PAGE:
|Figure 12: (a) Reference electropherogram of charged variants distribution of somatropin chemical reference standard (CRS) batch 3, (b) Electropherogram of purified recombinant human growth hormone (r-hGH) (1 mg/mL) shows the purity of greater than 99%, I = impurity. I1, I2 (cleaved form), I3 (Gln-18 somatropin), I4 (deamidated forms).|
Click here to view
Furthermore, in vitro biological studies were performed using NB2-11 cells, whose growth and replication were stimulated by hGH. These data indicated that specific activity (activity per mg of protein) of purified hGH was 2.8 IU/mg. The specific activity of purified hGH should be equal or more than 2.5 IU/mg.
The result of LAL chromogenic assay showed that endotoxin level in our purified r-hGH was 0.65 EU which lies in the acceptable range of ≤ 5 EU per mg of r-hGH.
[Table 1] is a summary of the quality tests and their acceptance criteria for hGH according to the British Pharmacopeia and the results of these tests for our rhGH.
|Table 1: Analytical quality tests, acceptance criteria and results obtained for purified recombinant human growth hormone (r-hGH)|
Click here to view
| Discussion|| |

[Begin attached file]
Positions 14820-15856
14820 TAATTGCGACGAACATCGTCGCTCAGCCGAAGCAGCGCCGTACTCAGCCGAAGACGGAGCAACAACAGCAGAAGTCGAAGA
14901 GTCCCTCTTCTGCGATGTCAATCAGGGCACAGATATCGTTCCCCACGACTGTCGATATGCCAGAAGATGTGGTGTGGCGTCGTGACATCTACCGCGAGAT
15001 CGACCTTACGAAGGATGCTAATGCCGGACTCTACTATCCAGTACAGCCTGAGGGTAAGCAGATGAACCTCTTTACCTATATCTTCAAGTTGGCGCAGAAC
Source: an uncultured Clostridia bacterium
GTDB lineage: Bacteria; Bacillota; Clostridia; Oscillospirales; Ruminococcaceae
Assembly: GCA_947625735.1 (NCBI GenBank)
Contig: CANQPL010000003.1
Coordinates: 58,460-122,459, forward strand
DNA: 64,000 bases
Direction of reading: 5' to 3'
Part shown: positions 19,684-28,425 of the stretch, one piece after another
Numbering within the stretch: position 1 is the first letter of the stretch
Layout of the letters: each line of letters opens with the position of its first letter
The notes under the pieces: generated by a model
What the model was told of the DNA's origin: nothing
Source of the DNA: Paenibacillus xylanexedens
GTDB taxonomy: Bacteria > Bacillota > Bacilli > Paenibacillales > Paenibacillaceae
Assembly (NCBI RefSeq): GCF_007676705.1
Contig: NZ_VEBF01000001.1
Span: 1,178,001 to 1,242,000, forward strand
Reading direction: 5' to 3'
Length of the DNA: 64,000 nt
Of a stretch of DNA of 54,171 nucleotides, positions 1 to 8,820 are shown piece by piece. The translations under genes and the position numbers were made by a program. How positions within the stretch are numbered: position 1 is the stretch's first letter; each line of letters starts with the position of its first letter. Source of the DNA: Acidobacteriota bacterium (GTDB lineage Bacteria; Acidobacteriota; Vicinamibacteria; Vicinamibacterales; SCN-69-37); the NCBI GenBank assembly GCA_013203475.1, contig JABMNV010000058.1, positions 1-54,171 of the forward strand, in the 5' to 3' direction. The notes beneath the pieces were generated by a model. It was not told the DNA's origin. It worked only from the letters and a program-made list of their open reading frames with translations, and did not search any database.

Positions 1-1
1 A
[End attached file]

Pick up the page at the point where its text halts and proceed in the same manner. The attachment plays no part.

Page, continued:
The feeding strategy in MIP is one of the key factors for maximizing protein production which is directly or indirectly associated with cell growth. Methanol as both a substrate and inducer is toxic to the cell at high level and may not be adequate for protein expression at low level . Thus, different approaches have been proposed to optimize methanol induction phase. Previously, sorbitol as a non-repressive carbon source, has been found as the most promising component in a mixed-feed strategy with methanol and the benefits of methanol/sorbitol co-feeding with various strategies have been reported by other researchers ,,,,,,. However, reactive oxygen species such as hydrogen peroxide and other peroxidated molecules, which need to be minimized to avoid cell damage, are produced during oxidation of methanol . It has been reported that adding antioxidant ascorbic acid may lead to higher recombinant protein yields by decreasing damage stress caused by reactive oxygen species and increasing the viability of P. pastoris cells as well as reducing the proteolytic degradation of heterologous proteins in cultures containing methanol ,. In the present study the effects of different concentrations of ascorbic acid on production of r-hGH in sorbitol/methanol mixed-feeding was investigated.